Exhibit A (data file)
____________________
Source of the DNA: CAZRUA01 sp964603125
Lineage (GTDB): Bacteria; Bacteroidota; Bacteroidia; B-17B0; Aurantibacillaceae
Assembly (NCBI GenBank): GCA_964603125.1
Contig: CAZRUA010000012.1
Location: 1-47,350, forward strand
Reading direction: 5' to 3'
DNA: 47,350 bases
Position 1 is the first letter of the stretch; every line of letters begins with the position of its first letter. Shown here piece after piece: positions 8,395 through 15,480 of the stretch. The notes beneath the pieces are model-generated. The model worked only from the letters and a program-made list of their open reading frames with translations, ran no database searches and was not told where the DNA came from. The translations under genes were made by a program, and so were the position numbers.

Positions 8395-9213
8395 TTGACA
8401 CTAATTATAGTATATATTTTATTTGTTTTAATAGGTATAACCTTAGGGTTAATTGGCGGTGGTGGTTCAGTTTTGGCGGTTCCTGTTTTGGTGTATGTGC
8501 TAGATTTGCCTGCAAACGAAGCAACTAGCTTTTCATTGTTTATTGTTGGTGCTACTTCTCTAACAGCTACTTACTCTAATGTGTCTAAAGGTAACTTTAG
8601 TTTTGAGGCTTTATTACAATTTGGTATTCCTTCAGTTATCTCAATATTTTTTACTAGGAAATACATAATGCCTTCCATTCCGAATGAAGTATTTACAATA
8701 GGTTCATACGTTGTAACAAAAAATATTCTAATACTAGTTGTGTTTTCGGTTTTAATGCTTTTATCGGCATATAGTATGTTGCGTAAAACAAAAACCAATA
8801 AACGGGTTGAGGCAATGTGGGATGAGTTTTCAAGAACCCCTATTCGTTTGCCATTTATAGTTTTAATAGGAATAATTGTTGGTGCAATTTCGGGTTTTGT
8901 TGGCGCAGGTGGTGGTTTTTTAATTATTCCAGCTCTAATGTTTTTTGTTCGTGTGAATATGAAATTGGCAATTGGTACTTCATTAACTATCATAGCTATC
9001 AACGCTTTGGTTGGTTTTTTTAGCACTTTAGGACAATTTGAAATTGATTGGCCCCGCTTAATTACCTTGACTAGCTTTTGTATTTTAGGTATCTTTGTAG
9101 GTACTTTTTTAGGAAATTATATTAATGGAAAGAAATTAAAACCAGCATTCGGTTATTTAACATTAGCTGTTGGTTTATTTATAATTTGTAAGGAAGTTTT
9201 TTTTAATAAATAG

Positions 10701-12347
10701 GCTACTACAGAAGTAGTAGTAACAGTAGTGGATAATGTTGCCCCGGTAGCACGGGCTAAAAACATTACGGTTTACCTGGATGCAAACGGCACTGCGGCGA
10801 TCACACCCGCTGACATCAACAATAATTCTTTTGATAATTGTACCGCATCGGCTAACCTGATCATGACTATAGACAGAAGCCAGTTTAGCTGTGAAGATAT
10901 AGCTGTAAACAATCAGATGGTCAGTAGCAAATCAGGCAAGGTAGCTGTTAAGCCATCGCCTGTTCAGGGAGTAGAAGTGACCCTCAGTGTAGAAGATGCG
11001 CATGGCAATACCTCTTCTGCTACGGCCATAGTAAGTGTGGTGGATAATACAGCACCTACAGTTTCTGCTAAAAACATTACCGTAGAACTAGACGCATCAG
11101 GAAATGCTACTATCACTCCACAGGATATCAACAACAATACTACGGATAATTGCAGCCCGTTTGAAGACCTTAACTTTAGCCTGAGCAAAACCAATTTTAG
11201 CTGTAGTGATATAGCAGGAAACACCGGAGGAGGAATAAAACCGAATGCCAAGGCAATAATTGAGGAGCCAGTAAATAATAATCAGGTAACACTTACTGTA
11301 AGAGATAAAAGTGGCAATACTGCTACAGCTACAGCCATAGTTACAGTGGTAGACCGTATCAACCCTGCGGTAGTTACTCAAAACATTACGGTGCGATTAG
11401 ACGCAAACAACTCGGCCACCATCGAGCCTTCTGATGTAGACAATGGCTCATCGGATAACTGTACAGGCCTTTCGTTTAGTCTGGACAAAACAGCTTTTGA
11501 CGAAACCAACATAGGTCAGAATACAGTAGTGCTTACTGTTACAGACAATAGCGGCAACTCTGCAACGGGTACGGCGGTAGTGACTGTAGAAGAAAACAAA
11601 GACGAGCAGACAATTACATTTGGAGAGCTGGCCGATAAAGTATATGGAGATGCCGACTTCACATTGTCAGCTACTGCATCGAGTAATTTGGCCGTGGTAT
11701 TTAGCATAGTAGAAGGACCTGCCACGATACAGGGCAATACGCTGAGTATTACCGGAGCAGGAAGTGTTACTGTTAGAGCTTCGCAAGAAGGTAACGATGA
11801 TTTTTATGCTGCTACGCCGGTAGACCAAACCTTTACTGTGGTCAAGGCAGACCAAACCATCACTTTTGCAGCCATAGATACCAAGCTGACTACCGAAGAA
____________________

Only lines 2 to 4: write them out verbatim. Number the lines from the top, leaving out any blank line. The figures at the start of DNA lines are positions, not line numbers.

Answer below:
Lineage (GTDB): Bacteria; Bacteroidota; Bacteroidia; B-17B0; Aurantibacillaceae
Assembly (NCBI GenBank): GCA_964603125.1
Contig: CAZRUA010000012.1